Partners In Education p. 12

By: Tom Walsh 10 Missouri high school students do internships,
20 take classes at local newspaper sp.

AT 8:30 EACH weekday morning, 10 Douglass High School students scatter from their homeroom and go to work.
For Marie Kennedy, 17, and Tony Riess, 18, that means climbing the stairs to the Columbia (Mo.) Daily Tribune newsroom. Others head down the hall to the personnel office, or make tracks to classified advertising.
After teaming up in a local Partners in Education program for five years, the Tribune and Douglass took their joint venture a giant step further this year. Douglass students not only do internships at the paper but 20 of them are taking classes there, too.
In the past, Douglass students likely would have been called trouble, or problem kids. In the parlance of the times, they're "at risk."
Teacher Susan Trice, who prefers to discard labels, said her students "are kids who do better with a little bit more attention." Small classes at the alternative school allow teachers to give students more individualized instruction than they would get in traditional classes.
While the three R's are taught at Douglass, the emphasis is more on acquiring job and social skills ? and that's where the Tribune comes in.
Douglass and the small (18,000-circulation) mid-Missouri daily became partners in 1989, with the Tribune providing some supplies and several one-hour-a-day internships.
Tribune personnel director Mary Waters said with a grin that the Douglass school is a "perfect match" for the family-owned newspaper: "Neither of us seem to know how to travel the well-defined path."
About a year ago, Douglass principal Tim Travers looked at and liked several "storefront schoolroom" programs in St. Louis. Students ran a T-shirt shop and worked at a hospital while taking classes in the businesses. When Travers was shopping around for a partner to lure into a similar arrangement, Waters jumped at the idea and offered to house two 10-student classes at the Tribune.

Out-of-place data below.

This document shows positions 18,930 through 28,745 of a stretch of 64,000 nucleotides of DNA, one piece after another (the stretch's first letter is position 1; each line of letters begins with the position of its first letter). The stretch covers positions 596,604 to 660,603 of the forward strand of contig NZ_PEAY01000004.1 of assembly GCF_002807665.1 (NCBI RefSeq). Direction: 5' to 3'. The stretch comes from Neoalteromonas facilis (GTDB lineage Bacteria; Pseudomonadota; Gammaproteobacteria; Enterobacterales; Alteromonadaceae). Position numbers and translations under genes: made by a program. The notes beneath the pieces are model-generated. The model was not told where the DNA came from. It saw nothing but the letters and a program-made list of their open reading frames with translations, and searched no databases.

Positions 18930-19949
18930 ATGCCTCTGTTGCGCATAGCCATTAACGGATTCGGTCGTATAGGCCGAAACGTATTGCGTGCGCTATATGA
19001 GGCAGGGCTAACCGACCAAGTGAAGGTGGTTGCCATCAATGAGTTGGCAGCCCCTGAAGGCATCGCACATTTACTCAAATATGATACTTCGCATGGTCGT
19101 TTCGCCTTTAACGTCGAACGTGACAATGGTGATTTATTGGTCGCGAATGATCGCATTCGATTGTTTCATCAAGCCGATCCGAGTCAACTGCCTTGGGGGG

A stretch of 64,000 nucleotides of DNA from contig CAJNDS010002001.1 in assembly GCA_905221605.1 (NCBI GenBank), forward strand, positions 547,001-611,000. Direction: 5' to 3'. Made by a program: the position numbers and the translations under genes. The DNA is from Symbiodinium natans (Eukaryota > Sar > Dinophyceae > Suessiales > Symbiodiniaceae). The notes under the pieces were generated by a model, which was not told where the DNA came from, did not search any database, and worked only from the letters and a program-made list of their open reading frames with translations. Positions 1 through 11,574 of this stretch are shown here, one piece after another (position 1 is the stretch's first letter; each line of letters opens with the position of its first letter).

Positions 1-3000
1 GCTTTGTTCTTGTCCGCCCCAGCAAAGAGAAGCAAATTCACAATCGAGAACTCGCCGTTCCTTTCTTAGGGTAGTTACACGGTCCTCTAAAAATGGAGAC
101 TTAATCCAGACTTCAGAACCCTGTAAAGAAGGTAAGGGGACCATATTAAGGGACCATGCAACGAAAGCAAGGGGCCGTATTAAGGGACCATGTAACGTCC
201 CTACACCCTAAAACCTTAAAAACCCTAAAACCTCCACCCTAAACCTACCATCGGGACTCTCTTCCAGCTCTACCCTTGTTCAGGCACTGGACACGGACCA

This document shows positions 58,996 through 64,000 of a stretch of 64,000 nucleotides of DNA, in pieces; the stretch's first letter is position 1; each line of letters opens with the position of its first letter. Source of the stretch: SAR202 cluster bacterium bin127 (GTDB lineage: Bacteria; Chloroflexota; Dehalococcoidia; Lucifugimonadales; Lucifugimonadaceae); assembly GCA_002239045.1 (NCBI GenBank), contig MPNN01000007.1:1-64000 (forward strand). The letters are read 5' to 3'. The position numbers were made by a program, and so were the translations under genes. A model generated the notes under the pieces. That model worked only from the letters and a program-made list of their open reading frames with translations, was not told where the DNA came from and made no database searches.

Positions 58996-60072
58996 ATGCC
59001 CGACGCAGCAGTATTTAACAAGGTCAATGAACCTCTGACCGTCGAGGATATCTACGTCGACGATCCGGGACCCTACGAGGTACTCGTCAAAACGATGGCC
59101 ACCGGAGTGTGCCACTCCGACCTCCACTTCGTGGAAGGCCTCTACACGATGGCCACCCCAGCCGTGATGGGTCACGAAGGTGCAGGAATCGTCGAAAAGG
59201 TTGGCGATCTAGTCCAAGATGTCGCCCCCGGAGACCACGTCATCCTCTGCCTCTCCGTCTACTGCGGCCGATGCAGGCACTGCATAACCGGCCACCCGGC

Waters, a former high school teacher, said that bringing the Douglass kids into the building was a logical extension of the partnership, with only a slight risk involved. She sees newspapers as natural places to try such experiments.
"We hoped that our environment, the fast pace and creativity, would lend itself to the kids' taking more responsibility for themselves," Waters said.
Tripling the daily internship time was easy; the biggest challenge was finding space for a classroom.
After scouring the building, they divided in half an underused employee lounge, thereby creating a class site that pleased students by its proximity to vending machines and caused minimal disturbance to other workers.
The 10 older students, mainly seniors, were assigned internships in a number of departments. The 10 younger students ? who have dubbed themselves "Project Print" ? are being trained to take charge of a small printing business.
Waters said the Tribune had regretted selling a few years ago its offset, sheet-fed printing equipment, and was looking to get back in the field again.
The Douglass students have been studying business principles in general and offset printing in particular. Soon they'll take charge of producing in-house stationery and newsletters, and will eventually search out work in the local community. A Tribune press operator will work with them.
The work setting has proved to be an even stronger incentive for the students to take on responsibility than many people originally thought.